1966 Aston Martin DB6

Summary

  • Year of manufacture 
    1966
  • Chassis number 
    DB6/2650/R
  • Lot number 
    12
  • Drive 
    LHD
  • Condition 
    Used
  • Number of seats 
    2
  • Location
  • Exterior colour 
    Other
  • Drivetrain 
    2wd
  • Fuel type 
    Petrol

Description

1966 Aston Martin DB6 Vantage 4.2-Litre Sports Saloon
Registration no. JJW 100D
Chassis no. DB6/2650/R

The culmination of Aston Martin's long-running line of 'DB' six-cylinder sports saloons, and thus considered by many to be the last 'real' Aston, the DB6 was introduced in 1965, updating the DB5. Although recognisably related to the Touring-styled DB4 of 1958, the DB6 abandoned the Superleggera body structure of its predecessors in favour of a conventional steel fabrication while retaining the aluminium outer panels. Increased rear-seat space was the prime DB6 objective so the wheelbase was now 4" longer than before, resulting in an extensive restyle with more-raked windscreen, raised roofline and reshaped rear quarter windows. Opening front quarter lights made a reappearance but the major change was at the rear where a Kamm-style tail with spoiler improved the aerodynamics, greatly enhancing stability at high speeds. These many dimensional changes were integrated most successfully, the DB6's overall length increasing by only 2". Indeed, but for the distinctive Kamm tail one might easily mistake it for a DB5.

"The tail lip halves the aerodynamic lift around maximum speed and brings in its train greater headroom and more luggage space," revealed Motor magazine, concluding that the DB6 was one of the finest sports cars it had tested. "The DB6 with its longer wheelbase and better headroom makes an Aston Martin available to the far wider four-seater market, and the design is in every way superior to the previous model. A purist might have though that the longer wheelbase would affect the near-perfect balance of the DB5, but if anything the DB6 is better."

The Tadek Marek-designed six-cylinder engine had been enlarged to 3,995cc for the preceding DB5 and remained unchanged. Power output on triple SU carburettors was 282bhp, rising to 325bhp in Vantage specification. Borg-Warner automatic transmission was offered alongside the standard ZF five-speed gearbox, and for the first time there was optional power-assisted steering.

Motor clearly appreciated the power and poise of their test Vantage: "In an effortless way that few other cars can match, the DB6 makes an overall speed limit of 70mph look quite ridiculous. At its maximum speed of more than twice this, it is reassuringly stable, probably more so than many cars struggling to maintain their 70mph convoy speed. If you need to stop from high speed the brakes are outstandingly powerful, a point which really needs remembering if there is a less well endowed vehicle behind; and the handling in both wet and dry conditions is superior to all but a couple of the production two-seater sports cars we have tested."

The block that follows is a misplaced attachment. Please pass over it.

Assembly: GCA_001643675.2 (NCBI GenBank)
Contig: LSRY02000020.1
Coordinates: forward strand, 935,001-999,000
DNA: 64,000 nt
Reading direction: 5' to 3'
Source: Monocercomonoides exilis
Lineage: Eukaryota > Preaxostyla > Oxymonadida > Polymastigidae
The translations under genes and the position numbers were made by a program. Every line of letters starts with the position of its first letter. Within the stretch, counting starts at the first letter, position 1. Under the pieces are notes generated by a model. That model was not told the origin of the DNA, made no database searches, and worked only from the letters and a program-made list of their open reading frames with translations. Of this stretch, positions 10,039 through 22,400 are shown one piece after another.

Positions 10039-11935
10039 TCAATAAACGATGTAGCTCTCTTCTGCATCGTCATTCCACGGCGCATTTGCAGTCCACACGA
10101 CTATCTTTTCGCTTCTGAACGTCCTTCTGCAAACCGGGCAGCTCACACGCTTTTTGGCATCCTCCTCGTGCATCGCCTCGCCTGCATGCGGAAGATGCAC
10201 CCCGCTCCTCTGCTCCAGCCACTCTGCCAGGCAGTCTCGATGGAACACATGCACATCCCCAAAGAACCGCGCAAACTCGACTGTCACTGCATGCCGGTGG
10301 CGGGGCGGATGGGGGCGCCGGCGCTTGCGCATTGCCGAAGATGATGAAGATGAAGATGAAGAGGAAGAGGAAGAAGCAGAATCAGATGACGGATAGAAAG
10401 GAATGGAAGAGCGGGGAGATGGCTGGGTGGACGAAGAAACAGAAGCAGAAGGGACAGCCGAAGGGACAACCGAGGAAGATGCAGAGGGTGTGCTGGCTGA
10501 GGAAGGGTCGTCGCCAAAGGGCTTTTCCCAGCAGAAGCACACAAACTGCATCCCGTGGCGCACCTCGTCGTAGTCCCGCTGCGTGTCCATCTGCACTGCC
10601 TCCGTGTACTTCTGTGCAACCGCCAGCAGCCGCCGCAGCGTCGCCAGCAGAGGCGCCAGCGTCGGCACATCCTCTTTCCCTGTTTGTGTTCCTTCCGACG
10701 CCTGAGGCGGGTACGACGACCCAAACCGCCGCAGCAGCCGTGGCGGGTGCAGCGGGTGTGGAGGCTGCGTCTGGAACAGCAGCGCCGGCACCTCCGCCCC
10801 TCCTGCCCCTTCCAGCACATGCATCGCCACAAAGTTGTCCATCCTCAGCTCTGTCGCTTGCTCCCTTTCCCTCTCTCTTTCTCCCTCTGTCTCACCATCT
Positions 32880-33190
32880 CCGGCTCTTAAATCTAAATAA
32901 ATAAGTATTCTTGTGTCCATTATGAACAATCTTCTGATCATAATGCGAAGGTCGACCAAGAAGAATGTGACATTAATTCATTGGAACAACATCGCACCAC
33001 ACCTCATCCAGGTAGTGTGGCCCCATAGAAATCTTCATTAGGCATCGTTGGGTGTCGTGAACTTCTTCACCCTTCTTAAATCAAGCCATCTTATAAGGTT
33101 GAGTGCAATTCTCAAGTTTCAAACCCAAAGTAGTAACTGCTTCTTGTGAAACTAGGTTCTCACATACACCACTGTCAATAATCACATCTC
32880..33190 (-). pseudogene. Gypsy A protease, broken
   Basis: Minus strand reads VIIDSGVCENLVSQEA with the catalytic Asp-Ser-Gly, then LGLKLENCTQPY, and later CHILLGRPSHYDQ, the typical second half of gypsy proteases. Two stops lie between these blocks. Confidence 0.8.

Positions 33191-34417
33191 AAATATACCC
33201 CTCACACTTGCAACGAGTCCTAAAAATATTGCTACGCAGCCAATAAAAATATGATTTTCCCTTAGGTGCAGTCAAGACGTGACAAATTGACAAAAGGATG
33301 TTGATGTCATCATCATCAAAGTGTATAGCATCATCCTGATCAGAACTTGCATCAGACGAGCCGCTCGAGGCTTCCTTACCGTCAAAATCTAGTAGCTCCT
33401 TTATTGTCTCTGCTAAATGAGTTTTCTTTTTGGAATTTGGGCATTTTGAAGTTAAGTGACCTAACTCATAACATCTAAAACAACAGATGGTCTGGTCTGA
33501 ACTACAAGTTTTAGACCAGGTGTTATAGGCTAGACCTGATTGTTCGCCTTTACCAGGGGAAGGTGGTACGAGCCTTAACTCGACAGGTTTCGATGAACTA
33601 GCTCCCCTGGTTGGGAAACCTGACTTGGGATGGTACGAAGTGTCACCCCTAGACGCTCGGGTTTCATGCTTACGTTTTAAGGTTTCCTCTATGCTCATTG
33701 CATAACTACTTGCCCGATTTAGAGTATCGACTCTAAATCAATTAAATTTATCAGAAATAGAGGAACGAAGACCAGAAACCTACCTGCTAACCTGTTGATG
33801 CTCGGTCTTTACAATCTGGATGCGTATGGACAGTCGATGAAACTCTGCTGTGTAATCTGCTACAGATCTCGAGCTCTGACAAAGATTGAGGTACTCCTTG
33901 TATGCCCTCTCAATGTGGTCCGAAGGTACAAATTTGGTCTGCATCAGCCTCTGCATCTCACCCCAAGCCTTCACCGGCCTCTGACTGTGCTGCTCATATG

It is an irony that, having brought the original DB4 concept to perfection in the form of the DB6, Aston Martin chose to change direction with the larger DBS and successor V8-engined models. Today the accomplished DB6, despite being the most evolved and practical of the original DB family is also, somewhat paradoxically, the most affordable.

This DB6 was ordered new by Arthur White of Wolverhampton. A well-to-do gentleman, Mr White wanted a powerful yet relaxed Grand Tourer so he specified the unique combination of the more powerful Vantage engine and the optional automatic transmission. According to the original buff logbook, the Aston was first registered on 7th April 1966.

Mr White was fond of road trips and often drove the DB6 down to Dover, took the ferry to Calais and then drove to Paris for a weekend on the town. Wear in the passenger-side carpet (since repaired with new Wilton carpeting) was evidence of the many rides taken by the stiletto-wearing Mrs White to the next dinner party or other engagement.

According to expired MoTs on file, by 1976 the Whites had covered nearly 52,000 miles in the DB6, and they continued to add some 2,000 miles annually until Mr White's death in 1984, at which time the car was transferred briefly to his nephew before being acquired by a James Moody of Ithaca, New York State. Upon acquisition, the DB6 was shipped to the USA's East Coast in September 1986. While Stateside, only some 200 miles were covered.

The current owner acquired the Aston in November 2013 and used it for several years, adding only a few hundred miles to the total covered. Having restored previously a DB5 and a DB6, and preferring the feel of a restored car, he undertook a three-year, bare-metal restoration which was completed in 2018; he brought the car home to the UK in the summer of that year.

During restoration, the colour was changed from Sage Green to Silver Birch while the engine was rebuilt and enlarged to 4.2 litres capacity by the renowned engineering firm, Steel Wings of Pennsylvania. Steel Wings also rebuilt all the mechanicals and swapped the automatic transmission for an original ZF manual gearbox. They also fitted an upgraded radiator, upgraded brakes, and a handling kit, transforming the DB6 Vantage into a better-than-new example of this famous model. Possessing a beautiful patina of age, the original black Connolly leather interior has been retained. The steering wheel has been renewed and the original radio brought up to date by London Chrome with new electronics, Bluetooth connectivity, and Apple CarPlay. The original steering wheel accompanies the car together with the original toolbox and an owner's manual. Accompanying documentation consists of the aforementioned original logbook and expired MoTs; a current V5C Registration Certificate; and receipts relating to the three-year renovation.